Charles-Édouard Jeanneret, known as Le Corbusier (1887-1965)
In the 1930s, Swiss architect Le Corbusier was invited to Barcelona to give his opinion on the Raval. The neighbourhood was poor, physically and morally degraded, and saturated with people. To Le Corbusier the verdict was clear: the Raval must be demolished.
Le Corbusier had been beckoned to the city at the dawn of great political change. The Second Spanish Republic had been declared in 1931, followed by the formation of the Catalan Republican government, the Generalitat. Along with the new political environment came ambitious aspirations for Barcelona and a desire to improve and renew the city. The changes proposed began under the direction of Fransesc Macià, then president of the Generalitat, but were driven by a group of architects named GATCPAC (Catalan Artist and Technician Group for the Progress of Contemporary Architecture).
The leading figure of GATCPAC, Josep Sert, had studied under Le Corbusier in the 1920s and was eager to draw up a plan for Barcelona following his former master’s ideas of a modern city; one focused on controlling its growth and hygiene. The plan that would materialise would be drawn up with Le Corbusier’s guidance and include four major focus points. Amongst the changes to be made, the proposal to eradicate the neighbourhood of the Raval was the most radical of them all.
The Raval had gotten a name for itself as the most unruly neighbourhood in Barcelona, synonymous with working class identity and struggle. It had become home to the first factories of the Industrial Revolution and so was the first area in Spain to inhabit the steadily growing working class population. Characterised by the same narrow medieval streets of the Gothic quarter, the streets of the Raval had been forced to make space for the construction of smoke-bellowing factories and tenement blocks. Although the removal of the medieval wall, which surrounded the old city until 1859, started the rapid development of the city beyond its original parameters, urban planner Ildefons Cerdà’s dream of Barcelona as an expanded, interclass living space did not become a reality. Instead, by the end of the 19th century the bourgeoisie had packed up and headed eastwards to the Eixample, leaving the Raval to become home to a blue-collar community with a density 10 times that of the average European city at the time.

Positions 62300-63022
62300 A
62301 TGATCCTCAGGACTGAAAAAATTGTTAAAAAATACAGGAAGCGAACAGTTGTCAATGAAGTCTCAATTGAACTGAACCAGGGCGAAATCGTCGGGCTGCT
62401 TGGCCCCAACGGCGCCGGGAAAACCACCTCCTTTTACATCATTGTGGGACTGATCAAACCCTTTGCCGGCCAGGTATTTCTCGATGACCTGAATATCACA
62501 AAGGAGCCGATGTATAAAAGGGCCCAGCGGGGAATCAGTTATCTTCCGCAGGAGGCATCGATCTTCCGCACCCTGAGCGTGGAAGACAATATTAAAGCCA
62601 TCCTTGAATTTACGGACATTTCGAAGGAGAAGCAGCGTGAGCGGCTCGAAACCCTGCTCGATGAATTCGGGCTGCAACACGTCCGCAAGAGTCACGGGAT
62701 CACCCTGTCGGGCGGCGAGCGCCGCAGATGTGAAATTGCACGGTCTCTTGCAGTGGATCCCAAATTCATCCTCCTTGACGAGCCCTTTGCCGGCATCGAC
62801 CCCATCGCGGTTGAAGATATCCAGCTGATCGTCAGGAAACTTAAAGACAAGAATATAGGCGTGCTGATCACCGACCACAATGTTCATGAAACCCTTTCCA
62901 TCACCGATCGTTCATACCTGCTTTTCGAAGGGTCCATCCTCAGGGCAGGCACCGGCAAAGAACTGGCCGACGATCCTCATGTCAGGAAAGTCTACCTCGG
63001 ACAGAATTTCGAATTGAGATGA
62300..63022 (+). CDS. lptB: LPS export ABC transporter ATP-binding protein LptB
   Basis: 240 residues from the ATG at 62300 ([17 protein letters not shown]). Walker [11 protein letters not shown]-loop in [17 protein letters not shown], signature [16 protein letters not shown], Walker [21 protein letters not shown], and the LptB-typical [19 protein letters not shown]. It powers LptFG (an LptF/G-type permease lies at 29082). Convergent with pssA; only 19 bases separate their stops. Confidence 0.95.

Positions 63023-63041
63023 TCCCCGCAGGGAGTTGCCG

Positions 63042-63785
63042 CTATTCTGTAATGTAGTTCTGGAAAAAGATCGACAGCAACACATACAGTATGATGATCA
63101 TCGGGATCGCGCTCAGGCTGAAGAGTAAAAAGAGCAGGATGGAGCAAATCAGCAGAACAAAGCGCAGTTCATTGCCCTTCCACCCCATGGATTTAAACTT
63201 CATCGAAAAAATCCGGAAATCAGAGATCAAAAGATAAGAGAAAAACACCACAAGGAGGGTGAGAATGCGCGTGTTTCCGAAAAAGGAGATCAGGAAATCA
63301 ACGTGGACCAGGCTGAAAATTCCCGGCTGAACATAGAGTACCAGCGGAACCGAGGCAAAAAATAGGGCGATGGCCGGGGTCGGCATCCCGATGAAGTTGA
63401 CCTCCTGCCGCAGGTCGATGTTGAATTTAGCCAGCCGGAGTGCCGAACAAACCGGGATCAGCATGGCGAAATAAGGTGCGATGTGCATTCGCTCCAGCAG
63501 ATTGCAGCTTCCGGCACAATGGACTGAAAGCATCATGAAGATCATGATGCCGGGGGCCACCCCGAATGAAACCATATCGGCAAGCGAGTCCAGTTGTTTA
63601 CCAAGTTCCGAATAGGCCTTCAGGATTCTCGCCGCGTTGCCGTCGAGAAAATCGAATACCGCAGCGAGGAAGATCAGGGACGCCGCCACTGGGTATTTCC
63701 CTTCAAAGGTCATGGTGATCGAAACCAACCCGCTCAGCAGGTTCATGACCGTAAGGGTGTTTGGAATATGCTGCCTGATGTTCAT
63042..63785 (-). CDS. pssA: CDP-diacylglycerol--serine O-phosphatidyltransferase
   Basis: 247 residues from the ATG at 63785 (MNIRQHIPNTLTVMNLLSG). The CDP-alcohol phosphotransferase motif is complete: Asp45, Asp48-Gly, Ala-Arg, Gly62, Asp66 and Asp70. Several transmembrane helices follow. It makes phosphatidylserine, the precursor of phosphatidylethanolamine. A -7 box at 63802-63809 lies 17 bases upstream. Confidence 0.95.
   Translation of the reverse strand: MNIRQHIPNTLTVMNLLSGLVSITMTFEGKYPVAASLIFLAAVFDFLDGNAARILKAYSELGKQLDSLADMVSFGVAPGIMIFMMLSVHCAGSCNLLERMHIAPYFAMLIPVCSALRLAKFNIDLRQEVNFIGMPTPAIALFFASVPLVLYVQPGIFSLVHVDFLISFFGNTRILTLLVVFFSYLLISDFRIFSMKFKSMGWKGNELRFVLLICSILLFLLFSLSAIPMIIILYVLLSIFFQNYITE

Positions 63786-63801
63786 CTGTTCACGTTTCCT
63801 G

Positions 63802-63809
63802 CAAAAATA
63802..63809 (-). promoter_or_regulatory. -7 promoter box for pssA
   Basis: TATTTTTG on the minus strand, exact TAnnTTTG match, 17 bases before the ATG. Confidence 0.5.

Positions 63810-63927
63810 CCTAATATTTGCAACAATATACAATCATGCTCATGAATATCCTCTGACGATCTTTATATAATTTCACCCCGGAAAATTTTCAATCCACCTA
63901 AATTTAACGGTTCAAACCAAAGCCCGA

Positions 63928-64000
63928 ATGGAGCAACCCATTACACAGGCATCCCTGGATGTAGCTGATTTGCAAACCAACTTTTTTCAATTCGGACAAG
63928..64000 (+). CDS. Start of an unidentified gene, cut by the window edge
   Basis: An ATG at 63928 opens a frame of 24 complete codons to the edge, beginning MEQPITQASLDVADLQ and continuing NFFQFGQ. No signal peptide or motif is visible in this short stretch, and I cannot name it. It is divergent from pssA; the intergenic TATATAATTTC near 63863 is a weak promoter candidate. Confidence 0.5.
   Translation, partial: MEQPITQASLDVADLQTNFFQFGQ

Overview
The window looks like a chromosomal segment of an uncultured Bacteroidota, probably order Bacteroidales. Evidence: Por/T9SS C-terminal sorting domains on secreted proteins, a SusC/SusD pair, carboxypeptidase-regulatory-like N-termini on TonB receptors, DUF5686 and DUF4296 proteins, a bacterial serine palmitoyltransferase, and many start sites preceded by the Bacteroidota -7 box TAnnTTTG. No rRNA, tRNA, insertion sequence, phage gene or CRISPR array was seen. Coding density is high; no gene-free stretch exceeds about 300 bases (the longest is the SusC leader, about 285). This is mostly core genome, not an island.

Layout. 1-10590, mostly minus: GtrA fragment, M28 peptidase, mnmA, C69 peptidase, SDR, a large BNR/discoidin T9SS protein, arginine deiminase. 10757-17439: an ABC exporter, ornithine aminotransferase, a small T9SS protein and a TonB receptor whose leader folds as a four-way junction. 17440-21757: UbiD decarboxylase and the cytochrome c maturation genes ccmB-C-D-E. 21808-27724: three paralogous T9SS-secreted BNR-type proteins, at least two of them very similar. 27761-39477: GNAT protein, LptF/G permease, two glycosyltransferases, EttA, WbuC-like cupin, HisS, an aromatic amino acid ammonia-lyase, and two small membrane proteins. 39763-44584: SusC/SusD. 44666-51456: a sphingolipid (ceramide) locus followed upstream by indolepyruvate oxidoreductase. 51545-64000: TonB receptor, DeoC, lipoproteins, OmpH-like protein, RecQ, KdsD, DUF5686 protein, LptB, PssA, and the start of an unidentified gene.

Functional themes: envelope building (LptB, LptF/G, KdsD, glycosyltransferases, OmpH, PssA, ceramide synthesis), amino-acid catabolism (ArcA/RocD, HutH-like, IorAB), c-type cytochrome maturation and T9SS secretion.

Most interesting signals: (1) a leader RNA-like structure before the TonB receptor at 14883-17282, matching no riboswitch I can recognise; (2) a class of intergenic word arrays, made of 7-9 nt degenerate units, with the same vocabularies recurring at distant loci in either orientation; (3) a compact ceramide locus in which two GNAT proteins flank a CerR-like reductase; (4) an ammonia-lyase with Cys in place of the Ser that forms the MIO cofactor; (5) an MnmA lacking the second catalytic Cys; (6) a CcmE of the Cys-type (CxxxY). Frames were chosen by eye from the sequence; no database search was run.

Among the changes to be made to the city, the proposal to eradicate the neighbourhood of the Raval was the most radical of them all.
But it wasn’t just overcrowding. The long working hours, miserable pay and abysmal living conditions led to increasing frustration among the inhabitants of the Raval. It was these frustrations that would shape the history of this district in the form of protests, uprisings, barricade building, violence and union organisation right up until the 1930s. Those small, winding streets, devoid of light and clean air, which stifled their inhabitants, became a hotbed for the politicisation of the working class, namely under the banner of revolution, and more specifically, anarchism.
By the 1920s, the Raval had become baptised as ‘Chinatown’—not because of a sudden influx of Chinese immigration, but for its dense population, slum-like living conditions and its reputation for being the underbelly of the city. It was labels like this, coupled with the revolutionary fervour rising from the neighbourhood, which caused political concern over the future of the barrio and its inhabitants.